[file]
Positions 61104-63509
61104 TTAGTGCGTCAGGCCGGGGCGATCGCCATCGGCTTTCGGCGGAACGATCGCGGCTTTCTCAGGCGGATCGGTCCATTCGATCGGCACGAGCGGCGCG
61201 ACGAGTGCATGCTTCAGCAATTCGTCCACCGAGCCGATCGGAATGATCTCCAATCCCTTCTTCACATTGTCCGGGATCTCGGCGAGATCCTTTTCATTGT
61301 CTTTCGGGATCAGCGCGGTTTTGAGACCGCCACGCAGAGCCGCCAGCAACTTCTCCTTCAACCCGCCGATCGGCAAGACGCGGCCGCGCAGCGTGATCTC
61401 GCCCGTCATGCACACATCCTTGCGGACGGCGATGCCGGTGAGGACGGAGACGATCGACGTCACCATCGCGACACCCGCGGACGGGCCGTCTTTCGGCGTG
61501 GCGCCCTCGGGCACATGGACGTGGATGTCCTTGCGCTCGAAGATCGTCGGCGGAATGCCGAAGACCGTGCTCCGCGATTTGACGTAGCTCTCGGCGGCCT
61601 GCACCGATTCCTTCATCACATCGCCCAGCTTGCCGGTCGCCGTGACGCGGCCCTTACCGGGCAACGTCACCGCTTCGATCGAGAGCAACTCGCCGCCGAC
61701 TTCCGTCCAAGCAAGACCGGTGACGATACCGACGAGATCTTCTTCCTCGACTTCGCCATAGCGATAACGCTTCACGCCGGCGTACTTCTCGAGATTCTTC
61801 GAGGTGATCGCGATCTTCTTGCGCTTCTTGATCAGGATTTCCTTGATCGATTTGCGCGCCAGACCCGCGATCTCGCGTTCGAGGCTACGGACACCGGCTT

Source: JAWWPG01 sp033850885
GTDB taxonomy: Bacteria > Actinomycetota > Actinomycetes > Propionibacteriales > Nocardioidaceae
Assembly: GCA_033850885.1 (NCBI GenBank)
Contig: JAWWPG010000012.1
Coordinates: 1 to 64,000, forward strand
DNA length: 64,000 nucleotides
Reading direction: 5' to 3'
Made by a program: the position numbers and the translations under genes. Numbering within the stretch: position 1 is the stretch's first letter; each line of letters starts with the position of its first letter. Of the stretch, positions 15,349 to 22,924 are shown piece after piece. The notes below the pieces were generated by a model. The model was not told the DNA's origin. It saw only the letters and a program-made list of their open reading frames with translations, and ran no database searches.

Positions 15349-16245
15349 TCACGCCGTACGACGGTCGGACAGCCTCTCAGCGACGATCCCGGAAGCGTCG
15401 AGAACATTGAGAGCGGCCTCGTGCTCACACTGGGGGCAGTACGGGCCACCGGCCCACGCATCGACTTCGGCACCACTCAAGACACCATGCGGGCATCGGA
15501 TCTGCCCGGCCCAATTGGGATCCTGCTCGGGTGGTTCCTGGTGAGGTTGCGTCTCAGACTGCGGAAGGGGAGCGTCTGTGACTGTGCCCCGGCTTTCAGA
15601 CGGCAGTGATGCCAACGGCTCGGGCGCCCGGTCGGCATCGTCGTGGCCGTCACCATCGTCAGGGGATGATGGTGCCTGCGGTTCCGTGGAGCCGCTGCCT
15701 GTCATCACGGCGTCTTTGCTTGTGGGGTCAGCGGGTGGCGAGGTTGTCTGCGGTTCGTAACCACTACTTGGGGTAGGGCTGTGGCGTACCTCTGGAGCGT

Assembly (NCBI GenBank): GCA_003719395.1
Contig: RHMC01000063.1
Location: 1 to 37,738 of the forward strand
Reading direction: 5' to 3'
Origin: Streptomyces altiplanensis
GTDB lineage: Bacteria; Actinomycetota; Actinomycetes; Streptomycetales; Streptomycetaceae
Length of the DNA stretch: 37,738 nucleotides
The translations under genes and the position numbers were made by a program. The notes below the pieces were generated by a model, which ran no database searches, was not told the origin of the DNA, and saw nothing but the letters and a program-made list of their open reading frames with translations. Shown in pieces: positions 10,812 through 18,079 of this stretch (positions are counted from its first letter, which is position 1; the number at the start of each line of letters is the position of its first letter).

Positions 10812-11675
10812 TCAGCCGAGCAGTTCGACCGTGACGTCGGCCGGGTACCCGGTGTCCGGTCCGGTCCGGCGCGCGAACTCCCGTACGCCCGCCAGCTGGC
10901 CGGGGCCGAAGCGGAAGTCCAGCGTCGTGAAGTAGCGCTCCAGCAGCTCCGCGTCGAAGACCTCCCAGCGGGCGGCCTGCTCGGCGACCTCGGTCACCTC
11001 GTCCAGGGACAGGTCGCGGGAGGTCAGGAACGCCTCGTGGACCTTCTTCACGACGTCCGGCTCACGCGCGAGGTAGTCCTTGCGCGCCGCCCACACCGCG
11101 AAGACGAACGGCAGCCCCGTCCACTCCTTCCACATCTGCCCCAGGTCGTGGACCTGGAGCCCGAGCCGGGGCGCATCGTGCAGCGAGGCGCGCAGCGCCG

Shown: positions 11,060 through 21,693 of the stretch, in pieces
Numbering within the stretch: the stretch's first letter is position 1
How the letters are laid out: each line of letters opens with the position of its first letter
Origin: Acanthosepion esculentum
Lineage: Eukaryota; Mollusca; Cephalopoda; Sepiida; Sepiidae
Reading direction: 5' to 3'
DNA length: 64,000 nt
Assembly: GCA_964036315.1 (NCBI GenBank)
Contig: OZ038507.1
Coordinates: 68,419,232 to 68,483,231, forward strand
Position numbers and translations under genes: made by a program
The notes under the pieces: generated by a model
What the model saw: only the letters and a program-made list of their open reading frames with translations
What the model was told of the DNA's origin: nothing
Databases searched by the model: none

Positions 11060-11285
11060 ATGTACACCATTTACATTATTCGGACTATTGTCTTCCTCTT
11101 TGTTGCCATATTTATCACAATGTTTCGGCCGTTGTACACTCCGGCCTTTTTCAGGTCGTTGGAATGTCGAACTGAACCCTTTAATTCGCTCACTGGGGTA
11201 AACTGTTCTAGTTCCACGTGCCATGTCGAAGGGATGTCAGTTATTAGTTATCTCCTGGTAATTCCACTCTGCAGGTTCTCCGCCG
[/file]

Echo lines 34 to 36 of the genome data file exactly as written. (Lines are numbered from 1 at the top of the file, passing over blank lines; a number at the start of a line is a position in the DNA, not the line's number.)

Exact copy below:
10901 CGGGGCCGAAGCGGAAGTCCAGCGTCGTGAAGTAGCGCTCCAGCAGCTCCGCGTCGAAGACCTCCCAGCGGGCGGCCTGCTCGGCGACCTCGGTCACCTC
11001 GTCCAGGGACAGGTCGCGGGAGGTCAGGAACGCCTCGTGGACCTTCTTCACGACGTCCGGCTCACGCGCGAGGTAGTCCTTGCGCGCCGCCCACACCGCG
11101 AAGACGAACGGCAGCCCCGTCCACTCCTTCCACATCTGCCCCAGGTCGTGGACCTGGAGCCCGAGCCGGGGCGCATCGTGCAGCGAGGCGCGCAGCGCCG